The Mars Exploration Rover B “Opportunity” has been such an amazing success story. From a remarkable “hole-in-one” landing in January of 2004….
…to record-shattering traverses of Meridiani Planum for over 14 years, currently taking it to a location aptly named Perseverance Valley, Opportunity has far outlived all of the expectations for it. It has outlived its sister vehicle, Spirit, which became mired and unable to orient its solar panels for optimal illumination in the long Martian winter, and seen remarkably fortuitous weather events — dust devils that cleared the pernicious accumulation of dust from its solar panels.
But now, the rover’s been going on so long it almost seems unstoppable. XKCD’s Randall Munroe took this its logical extreme:
It really has seemed as if Opportunity is unstoppable.
The Martian Terminator of rovers, if you will.
But it’s possible it’s now met its match in the form of what is shaping up to be the biggest dust storm on Mars in a long time, possibly since the staggering dust storm that enveloped Mars just before Mariner 9 arrived in 1971, lasting months before the probe was able to begin usefully photographing the red planet. If this storm also lasts months, it will surely kill Opportunity; it’s summer in Meridiani Planum, which helps a lot, but this storm is likely blotting out the sun almost completely. A few days ago, NASA lost the signal from Opportunity. Over the previous few days, the probe’s telemetry had reported plummeting power output from the solar panels, so at present, it is certainly subsisting on battery power, running only its mission clock so it can periodically wake up and check to see if there is light again. If the storm lifts soon, we may hear from Opportunity again. But if not . . . .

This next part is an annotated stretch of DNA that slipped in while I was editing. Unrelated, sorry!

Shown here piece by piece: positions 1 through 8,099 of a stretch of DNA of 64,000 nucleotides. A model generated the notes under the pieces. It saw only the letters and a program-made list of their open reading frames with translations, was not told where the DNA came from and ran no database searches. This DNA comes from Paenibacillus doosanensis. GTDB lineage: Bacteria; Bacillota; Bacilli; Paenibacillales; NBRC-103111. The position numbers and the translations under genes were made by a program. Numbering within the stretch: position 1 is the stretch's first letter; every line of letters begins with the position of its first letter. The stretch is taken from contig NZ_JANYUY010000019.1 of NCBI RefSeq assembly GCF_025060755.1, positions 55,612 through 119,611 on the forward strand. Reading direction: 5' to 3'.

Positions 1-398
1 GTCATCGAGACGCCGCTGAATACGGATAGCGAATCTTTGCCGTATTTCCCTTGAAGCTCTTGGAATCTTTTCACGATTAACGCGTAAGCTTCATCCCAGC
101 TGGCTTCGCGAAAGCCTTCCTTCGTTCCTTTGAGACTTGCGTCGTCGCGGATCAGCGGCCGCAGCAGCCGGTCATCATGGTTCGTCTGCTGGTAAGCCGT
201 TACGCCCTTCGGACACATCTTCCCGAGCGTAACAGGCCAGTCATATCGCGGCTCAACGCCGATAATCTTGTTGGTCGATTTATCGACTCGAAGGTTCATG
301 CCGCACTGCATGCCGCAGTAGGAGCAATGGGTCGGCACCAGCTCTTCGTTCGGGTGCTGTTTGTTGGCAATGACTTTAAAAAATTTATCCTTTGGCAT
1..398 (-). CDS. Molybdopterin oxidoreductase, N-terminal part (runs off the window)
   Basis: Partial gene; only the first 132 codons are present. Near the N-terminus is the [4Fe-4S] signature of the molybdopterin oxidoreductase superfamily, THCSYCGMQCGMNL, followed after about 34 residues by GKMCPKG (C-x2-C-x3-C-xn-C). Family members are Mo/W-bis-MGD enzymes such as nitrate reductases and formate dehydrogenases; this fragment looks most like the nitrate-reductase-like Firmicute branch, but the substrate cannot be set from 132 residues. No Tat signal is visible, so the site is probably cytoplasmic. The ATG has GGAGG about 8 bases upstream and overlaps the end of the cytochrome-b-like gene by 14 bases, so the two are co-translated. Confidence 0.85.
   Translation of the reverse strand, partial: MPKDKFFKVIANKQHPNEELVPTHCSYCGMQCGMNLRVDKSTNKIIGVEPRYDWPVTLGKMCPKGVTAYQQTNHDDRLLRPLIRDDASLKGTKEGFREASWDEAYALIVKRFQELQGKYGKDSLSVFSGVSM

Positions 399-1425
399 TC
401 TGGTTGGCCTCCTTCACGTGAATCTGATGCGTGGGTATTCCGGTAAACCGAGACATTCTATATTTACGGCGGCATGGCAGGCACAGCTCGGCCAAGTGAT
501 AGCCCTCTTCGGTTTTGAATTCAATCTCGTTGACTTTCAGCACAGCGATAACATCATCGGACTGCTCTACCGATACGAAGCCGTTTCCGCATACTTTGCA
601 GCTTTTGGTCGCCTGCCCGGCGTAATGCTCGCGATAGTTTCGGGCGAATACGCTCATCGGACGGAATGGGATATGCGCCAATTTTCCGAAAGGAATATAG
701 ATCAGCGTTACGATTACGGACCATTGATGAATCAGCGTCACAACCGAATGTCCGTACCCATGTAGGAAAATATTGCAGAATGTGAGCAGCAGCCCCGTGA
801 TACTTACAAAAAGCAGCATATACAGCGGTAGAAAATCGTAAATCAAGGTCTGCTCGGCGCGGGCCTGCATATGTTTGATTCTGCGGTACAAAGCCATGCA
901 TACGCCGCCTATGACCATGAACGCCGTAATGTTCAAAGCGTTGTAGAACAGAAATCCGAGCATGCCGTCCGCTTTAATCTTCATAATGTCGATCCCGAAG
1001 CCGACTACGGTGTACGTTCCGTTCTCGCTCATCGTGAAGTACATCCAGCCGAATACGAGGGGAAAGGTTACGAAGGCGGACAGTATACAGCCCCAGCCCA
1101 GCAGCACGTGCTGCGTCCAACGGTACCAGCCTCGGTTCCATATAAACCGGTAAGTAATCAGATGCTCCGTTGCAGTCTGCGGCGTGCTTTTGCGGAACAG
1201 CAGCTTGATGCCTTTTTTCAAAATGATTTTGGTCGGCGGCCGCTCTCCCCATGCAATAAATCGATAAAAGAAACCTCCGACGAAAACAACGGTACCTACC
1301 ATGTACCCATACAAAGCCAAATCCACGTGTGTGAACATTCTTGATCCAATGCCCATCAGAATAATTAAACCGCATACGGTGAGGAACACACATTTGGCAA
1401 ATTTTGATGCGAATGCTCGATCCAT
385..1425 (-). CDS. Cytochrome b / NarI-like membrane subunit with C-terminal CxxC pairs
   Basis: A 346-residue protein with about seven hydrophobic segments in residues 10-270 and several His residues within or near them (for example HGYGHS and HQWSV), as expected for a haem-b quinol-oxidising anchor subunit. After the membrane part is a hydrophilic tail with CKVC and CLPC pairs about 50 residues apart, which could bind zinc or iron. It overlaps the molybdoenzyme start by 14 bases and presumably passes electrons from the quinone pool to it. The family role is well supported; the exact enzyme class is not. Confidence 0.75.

Well. Cross your fingers. 😉 This plucky little robot has surprised us before.
PS If you’re wondering about Curiosity, well, that probe is on the other side of the planet, in Gale Crater. But the storm is so massive that Curiosity is beginning to see the effects as well. Unlike Opportunity, though, Curiosity runs off of a Pu-238 radioisotope thermoelectric generator; it can run just as well in the dark as in daylight. (Well, except for the fact that it doesn’t have headlights so can’t see where it’s going.) Curiosity may eventually find its science operations impeded by the weather, but at least it won’t have to worry about power for a good long while.